$25 - buys 30 seedlings passion fruit trees ready for planting!
The most commonly planted fruit trees in Omilling are pawpaw trees. But passion fruit and avocado trees can also produce good results. Different varieties produce their fruit at different times of the year. The fruit of early ripening trees tends not to keep well whereas later ripening varieties are suitable for storing over a long time.
A key factor getting a successful crop is the tree’s rootstock. To ensure a productive tree, nurseries attach part of one tree to another recommended for growing fruit. This is called grafting, allowing you to benefit from the healthy rootstock of one tree and the tasty fruit of another.
The villagers are also aware of the potential size of the tree that will grow to and whether it’s self-fertilizing. Self-fertile trees will produce fruit without the need for another tree to pollinate. They also know if the tree is not self-fertile it will need to be paired with another one.
The project has planted 60 passion fruits trees because it grows quicker and people see the outcomes in months. The project is planting to plant avocade, pawpaw, and more passion fruit trees.
Your gift will dramatically change the lives of poor families in Onura, by reducing the rate of waterborne disease, sparing women and children from the long trips to fetch water, and improving the general health of the people.
Omilling health post need microscope badly!
$145 – you donated is in bank account – but we still need $1355 to reach our goal!
When a person living in a malaria area gets a fever, health workers need to know the cause to make absolutely sure they give the right treatment.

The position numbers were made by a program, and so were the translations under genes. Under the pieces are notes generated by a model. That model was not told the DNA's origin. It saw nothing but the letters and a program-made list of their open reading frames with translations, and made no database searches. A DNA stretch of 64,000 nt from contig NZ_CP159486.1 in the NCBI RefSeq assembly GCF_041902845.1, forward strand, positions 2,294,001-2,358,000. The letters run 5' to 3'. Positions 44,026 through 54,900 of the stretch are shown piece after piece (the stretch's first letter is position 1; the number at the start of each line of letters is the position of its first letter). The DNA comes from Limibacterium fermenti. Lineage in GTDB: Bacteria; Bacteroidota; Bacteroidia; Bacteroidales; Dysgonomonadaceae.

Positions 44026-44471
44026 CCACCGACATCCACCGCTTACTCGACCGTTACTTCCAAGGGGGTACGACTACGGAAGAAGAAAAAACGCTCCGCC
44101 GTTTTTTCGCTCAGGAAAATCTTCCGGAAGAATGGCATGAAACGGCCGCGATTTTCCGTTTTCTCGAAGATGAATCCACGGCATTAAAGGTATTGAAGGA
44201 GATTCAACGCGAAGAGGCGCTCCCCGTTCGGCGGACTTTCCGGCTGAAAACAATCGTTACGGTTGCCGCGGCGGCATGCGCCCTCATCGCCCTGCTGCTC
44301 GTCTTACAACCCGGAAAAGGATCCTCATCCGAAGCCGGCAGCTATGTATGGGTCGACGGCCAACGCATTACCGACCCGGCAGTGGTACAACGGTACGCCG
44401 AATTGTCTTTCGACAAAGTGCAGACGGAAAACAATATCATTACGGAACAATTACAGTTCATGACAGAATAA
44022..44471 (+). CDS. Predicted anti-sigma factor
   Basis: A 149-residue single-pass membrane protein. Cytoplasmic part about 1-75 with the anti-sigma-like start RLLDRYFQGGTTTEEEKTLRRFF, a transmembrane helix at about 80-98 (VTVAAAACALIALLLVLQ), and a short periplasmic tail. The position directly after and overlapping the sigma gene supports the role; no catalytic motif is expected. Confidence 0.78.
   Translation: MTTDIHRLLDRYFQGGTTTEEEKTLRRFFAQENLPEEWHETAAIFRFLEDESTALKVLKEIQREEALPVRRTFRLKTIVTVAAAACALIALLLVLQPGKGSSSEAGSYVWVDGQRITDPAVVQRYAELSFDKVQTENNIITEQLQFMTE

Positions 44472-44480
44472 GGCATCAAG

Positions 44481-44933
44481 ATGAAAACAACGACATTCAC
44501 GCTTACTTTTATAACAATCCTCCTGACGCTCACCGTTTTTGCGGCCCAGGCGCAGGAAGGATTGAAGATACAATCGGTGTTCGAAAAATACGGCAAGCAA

For many years in Omilling primary health workers have often assumed a fever is caused by malaria, and give antimalarial drugs. This approach means sometimes people receive the wrong treatment for their illness. It also wastes resources and, over time, can promote resistance to available drugs.
These days, confirming a diagnosis of malaria infection is done by detecting parasites in a blood sample using a microscope. This requires a trained staff – health post at Omilling has one, but reagents and equipments all which are not there – including a microscopes.
We still need your help to put the finishing touches on this project to help local people to get out from the cycle of malaria infections. Children are paying a higher price!
$2 – pays for making 2 clay stoves! $10 – pays for making 10 clay stoves!
Stoves made of clay are better for cooking than a traditional 3 stone fire. They use less wood, saving money if firewood is bought, or time if firewood is collected. They produce less smoke, and protecting the health of children, and children in the kitchen. The stoves burn hotter, and will cook food quicker.
Because the stoves use less wood, they help to preserve the trees and the environment. Often children are injured by fire. A stove reduces such accidents. Also stove improves hygiene in the kitchen making easier to clean the pots.
The stoves can be constructed using locally available materials, for a cost of maybe $1 (US). A selling price of $2 or more allows for creation of a profitable business, and still gives buyers a quick return on investment. A single stove can be constructed in less than one hour, once practice and experience is gained.
September 17, 2011; our donors have contributed $1,717 towards a budget goal of $65,000. This is really good. We are able to help many women now than before. Since April we have been setting small goal of fundraising. When the amount is reach we increase the goal until the total budget is collected.
The 5 women selected in June to be trained to make clay stoves had been delayed due to change of the location, and heavy rain. These women will be trained in Uganda, and in December we will be training in Onura when it stops raining. Training starts this September.
In three months to come new field updates will be posted, and also we will report on how your contribution is making impact on the lives of women in Onura.